POV: One of the most compelling characters in the film is Mohammed. Can you tell us more about him and about what he’s up to now?
White: Mohammed’s situation is so complicated, especially the issue of fear. In both the first camp and the second camp, he was in the same living quarters as one of the group of people that had done that to him [Mohammed was forced to watch the murder of his parents and wife, and kill his infant child before having his hand severed]. That person had been following Mohammed around, so it was difficult for Mohammed to get over it because of the person’s presence. It was actually not a unique situation in these types of civil conflicts. A lot of times rebels would recruit people when they came to a town; people were forced to do things they didn’t want to do including acts of torture and mutilation. And so some of those people do not remain soldiers, or oftentimes it’s children — child soldiers — who are asked to do these acts to other people.
It was very difficult for him to not participate in the trip with the All Stars, because he knew this was a great opportunity for the band, and he knew he was missing out on that. For another tour, the band met up with Mohammed two days before they were about to leave. They called us and said “Mohammed’s here, and he wants to come with us.” They tried to include him on that summer tour at the last minute, but it wasn’t possible because of passport and visa issues. But Reuben and the rest of the band continued to support Mohammed.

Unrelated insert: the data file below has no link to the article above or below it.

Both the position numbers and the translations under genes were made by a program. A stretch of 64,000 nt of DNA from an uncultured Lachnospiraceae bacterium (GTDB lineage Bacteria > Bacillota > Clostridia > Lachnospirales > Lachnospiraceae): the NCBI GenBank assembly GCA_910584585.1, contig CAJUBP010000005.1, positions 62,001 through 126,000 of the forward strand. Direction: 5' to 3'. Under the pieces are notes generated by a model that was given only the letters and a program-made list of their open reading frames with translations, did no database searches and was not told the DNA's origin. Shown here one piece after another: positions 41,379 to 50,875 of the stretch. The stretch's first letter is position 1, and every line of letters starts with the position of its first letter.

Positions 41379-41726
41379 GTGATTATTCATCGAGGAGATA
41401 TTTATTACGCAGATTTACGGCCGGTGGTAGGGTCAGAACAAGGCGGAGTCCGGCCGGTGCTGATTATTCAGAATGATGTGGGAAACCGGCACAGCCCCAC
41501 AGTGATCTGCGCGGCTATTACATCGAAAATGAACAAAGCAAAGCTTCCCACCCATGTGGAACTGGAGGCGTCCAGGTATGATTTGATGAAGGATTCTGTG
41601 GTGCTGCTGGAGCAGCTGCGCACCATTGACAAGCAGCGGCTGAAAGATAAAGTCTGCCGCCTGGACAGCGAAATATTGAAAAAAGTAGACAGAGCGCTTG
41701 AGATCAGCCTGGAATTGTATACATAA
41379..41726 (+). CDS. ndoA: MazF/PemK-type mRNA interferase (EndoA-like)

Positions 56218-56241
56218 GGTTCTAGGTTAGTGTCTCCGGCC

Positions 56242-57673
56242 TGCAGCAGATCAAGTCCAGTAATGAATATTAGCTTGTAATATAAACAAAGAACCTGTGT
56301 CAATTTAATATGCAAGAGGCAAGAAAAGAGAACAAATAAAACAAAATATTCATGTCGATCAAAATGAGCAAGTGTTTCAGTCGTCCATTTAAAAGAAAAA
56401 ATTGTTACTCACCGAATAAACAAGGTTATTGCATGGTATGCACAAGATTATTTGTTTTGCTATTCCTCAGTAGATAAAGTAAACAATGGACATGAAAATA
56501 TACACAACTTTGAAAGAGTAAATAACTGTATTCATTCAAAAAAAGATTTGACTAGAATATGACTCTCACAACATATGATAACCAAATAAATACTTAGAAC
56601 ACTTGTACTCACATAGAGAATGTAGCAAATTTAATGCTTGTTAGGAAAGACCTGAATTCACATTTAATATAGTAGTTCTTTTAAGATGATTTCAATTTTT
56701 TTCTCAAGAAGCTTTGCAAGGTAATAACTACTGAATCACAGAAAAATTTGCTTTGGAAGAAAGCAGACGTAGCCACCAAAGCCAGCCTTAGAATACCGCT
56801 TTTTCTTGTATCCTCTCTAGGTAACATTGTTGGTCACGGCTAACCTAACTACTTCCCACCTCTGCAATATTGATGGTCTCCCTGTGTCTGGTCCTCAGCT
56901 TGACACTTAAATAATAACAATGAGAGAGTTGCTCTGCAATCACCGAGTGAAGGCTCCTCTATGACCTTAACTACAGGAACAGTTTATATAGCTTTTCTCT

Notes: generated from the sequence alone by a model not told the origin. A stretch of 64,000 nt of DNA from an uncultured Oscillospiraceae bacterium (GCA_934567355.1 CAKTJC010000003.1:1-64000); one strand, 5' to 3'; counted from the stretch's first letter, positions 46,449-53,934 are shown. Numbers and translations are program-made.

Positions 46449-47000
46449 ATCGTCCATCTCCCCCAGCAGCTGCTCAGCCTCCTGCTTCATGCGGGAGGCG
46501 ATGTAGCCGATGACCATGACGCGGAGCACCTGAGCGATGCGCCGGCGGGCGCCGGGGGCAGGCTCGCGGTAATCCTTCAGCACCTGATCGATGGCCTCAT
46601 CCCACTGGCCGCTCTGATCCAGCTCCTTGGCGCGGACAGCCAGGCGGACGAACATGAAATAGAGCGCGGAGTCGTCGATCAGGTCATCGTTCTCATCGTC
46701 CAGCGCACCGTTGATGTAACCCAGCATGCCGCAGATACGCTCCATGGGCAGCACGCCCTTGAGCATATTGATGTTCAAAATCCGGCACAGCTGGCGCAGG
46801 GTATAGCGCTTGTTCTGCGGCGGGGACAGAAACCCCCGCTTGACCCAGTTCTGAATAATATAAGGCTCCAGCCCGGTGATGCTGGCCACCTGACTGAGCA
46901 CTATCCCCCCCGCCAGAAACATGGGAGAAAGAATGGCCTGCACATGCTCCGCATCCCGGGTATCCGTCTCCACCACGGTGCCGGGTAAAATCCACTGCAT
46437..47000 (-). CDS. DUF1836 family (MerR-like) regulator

After the All Stars’ summer tour, he joined the band in Freetown and lived with Reuben and Grace in their apartment. The band is including him on their performance visa so that he can join them on their upcoming tours, and Mohammed himself is doing a lot better.
POV: How did this film change you?
Niles: After going through this process, and after bringing the film to festivals around the world and getting feedback from audiences in the West and in Sierra Leone, I’ve really come to believe in documentary as an effective way to create a certain amount of social change and awareness. That understanding reenergized me and rededicated me to continue in the filmmaking field. I think we should all do what we can to create awareness in this world and making films is an important way to do that. I enjoy filmmaking, and so this experience has set the road ahead of me, for which I can thank the Refugee All Stars.